Good roundabout design results in slower traffic speeds. Some potential safety benefits of slower traffic speeds in roundabouts include; 1. Reduction of crash severity for pedestrians and bicyclists (including older pedestrians, children, and impaired persons), 2. More time for entering drivers to judge, adjust speed for, and enter a gap in circulating traffic, 3. More time for all users to detect and correct for their mistakes or mistakes of others, and 4. Less frequent and less severe collisions. Additionally, roundabouts are safe when the power is interrupted. Where traditional intersections can become a safety concern during outages (especially in higher volume intersections), roundabouts only need electricity for nighttime illumination, requiring a slight reduction of driver speed to retain their level of operation during darkness.

A good functional example of a modern roundabout employed in Vermont is the Keck Circle roundabout in Montpelier. Constructed in 1995 (on VT State Route 12), Keck Circle is Vermont’s first modern roundabout. It is also the first modern roundabout constructed on a State Highway within the United States. Since its construction, this 13,000 vehicle per day intersection has had a 69% reduction in injury accidents, and only 4 reportable accidents within the first 10 years of its operation (-NE Roundabouts, 2008). The Project Summary and the post-construction Public Opinion Survey on the Keck Circle details a mostly favorable response from local residents and Department of Public Works.

Size, Utility, and Context of Roundabouts

While the radius of a Modern Roundabout may seem too small, they are actually designed for the largest reasonably anticipated vehicles on the road. A component of the roundabout called the “Apron” (between the circulatory roadway and the central island) serves as a mountable curb built of a rough textured material (e.g. brick or cobble stones), in order to discourage routine use by smaller vehicles. Additionally, just as with tradition intersections, traffic is required to not to enter a roundabout when an emergency vehicle approaches it upon another leg. Once having entered, vehicles should clear out of the roundabout if possible, facilitating queue clearance in front of the emergency vehicle. Since roundabouts are designed to slow all traffic when entering and eliminating left-hand turns, safety is improved over traditional intersections.

Roundabouts are designed to take up as little space as necessary while meeting engineering design standards. An approximate rotary diameter is greater than 600 ft., while an approximate roundabout diameter is less than 300 ft. In some cases, roundabouts can take up less space than a traditional intersection. Landscaping in the center of a roundabout can help minimize visual impacts and help to incorporate the facility into the surroundings. Roundabouts can also provide an attractive gateway into a community.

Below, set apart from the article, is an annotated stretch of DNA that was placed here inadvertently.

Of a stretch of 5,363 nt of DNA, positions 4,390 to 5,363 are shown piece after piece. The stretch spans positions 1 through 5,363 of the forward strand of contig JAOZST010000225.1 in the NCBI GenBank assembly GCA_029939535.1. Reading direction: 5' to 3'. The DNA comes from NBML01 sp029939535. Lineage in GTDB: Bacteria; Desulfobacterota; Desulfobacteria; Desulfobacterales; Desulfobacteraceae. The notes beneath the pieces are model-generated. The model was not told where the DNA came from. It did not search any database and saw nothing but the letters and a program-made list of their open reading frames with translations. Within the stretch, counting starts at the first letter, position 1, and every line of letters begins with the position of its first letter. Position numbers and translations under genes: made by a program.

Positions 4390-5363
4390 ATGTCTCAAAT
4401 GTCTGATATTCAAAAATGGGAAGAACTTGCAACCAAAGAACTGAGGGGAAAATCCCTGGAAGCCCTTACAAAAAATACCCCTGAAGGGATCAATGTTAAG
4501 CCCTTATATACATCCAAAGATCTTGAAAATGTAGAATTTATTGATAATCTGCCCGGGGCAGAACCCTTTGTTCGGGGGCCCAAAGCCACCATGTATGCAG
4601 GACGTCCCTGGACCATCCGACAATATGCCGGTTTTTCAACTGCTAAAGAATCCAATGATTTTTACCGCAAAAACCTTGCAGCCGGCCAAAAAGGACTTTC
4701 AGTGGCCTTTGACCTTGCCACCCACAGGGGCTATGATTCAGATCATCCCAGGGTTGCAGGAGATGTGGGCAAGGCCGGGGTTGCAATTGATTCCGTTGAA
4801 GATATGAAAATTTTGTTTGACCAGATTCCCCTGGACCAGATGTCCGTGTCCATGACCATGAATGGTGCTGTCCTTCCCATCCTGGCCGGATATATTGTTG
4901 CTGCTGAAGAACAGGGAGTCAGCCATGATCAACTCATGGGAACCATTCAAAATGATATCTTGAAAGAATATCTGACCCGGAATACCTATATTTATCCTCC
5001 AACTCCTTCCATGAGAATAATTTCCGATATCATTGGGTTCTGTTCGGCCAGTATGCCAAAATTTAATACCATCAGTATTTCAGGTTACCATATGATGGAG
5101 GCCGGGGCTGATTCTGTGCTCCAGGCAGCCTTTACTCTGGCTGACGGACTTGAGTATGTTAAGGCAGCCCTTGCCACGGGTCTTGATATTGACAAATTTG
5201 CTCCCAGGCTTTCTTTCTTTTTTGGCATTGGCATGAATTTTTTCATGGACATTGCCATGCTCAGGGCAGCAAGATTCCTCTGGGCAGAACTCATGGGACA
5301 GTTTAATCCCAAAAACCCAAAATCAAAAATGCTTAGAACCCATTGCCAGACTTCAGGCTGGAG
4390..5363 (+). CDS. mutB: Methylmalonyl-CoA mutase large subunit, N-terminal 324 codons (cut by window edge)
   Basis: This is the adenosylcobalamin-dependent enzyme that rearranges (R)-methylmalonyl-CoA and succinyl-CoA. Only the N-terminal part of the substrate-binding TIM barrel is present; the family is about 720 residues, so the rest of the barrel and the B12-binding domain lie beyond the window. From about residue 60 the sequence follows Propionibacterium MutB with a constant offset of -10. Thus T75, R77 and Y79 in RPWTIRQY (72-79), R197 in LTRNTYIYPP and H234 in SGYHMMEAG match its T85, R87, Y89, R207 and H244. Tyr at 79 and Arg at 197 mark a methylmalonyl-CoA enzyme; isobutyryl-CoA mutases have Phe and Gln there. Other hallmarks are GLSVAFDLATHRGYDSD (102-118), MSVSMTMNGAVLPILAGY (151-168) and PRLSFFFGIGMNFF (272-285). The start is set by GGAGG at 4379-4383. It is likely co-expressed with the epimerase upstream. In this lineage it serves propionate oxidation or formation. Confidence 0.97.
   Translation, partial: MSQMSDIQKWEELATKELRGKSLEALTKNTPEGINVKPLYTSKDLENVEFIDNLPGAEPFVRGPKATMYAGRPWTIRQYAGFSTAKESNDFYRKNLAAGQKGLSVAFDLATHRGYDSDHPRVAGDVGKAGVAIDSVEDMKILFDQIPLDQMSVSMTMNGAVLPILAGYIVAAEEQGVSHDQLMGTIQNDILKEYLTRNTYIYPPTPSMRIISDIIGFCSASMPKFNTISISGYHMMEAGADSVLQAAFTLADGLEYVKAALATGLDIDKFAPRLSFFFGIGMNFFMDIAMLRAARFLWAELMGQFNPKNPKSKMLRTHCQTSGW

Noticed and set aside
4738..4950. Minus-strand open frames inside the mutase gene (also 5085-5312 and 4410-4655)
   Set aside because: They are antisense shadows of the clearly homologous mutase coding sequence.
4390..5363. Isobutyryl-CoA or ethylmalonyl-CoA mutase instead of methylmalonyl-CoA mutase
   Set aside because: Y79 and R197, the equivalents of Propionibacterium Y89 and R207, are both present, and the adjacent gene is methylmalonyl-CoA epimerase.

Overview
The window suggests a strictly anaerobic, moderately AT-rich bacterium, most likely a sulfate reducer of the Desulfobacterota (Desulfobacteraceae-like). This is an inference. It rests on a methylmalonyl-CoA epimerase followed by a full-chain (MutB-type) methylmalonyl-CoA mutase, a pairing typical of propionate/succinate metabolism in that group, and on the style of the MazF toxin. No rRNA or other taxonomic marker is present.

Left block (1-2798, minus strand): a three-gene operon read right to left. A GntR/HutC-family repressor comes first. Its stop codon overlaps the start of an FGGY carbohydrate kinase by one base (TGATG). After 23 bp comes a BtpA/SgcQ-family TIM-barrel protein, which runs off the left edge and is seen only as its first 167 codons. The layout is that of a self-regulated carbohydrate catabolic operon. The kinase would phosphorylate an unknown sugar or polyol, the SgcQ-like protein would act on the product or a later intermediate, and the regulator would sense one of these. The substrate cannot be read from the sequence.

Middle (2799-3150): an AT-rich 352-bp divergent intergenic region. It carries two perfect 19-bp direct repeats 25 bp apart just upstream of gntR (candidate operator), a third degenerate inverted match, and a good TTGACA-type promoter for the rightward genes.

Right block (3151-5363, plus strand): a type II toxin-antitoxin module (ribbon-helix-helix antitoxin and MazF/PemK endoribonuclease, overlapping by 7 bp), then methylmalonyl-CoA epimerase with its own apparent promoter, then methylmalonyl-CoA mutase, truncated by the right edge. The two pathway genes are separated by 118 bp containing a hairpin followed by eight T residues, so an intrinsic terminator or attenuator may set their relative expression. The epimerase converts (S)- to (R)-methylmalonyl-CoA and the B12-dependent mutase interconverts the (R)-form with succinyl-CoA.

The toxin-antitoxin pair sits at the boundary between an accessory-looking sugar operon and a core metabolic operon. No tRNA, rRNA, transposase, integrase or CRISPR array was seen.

Pedestrian & Bicycle Accommodation

Roundabouts generally are safer for pedestrians than traditional intersections. In a roundabout, pedestrians walk on sidewalks around the perimeter of the circulatory roadway. If it is necessary for pedestrians to cross the roadway, they cross only one direction of traffic at a time. A roundabout reduces vehicle-to-pedestrian conflict points from 16 (at a traditional four-way intersection) to 8 (See Figure 3). Additionally, crossing distances are relatively short, especially where “Splitter Islands” provide refuge for pedestrians where crossing is permitted, and traffic speeds are lower than at traditional intersections. Roundabout design discourages pedestrians from crossing to the center island.

Figure 3.

Bicyclists may take the full travel lane and follow the same “yield-to-left” rule as an automobile. Since traffic speeds are slower at a roundabout, bicycles fit into the normal traffic flow. Bicyclists may also choose to dismount at the roundabout and use the sidewalks and crosswalks to navigate to their desired exit point as a pedestrian.


Roundabouts are usually considered as one of several options for traffic control at intersections. The Vermont legislature passed Act 141 in 2002, which included a section requiring consideration of roundabouts at intersections with high crash rates.

“The general assembly finds that the installation of roundabouts at dangerous intersections in the state has been cost-efficient, and has enhanced the safe operation of vehicles at these locations. The agency of transportation is directed to carefully examine and pursue the opportunities for construction of roundabouts at intersections determined to pose safety hazards for motorists.” (H. 764, Sec. 37, 21 Jun 2002)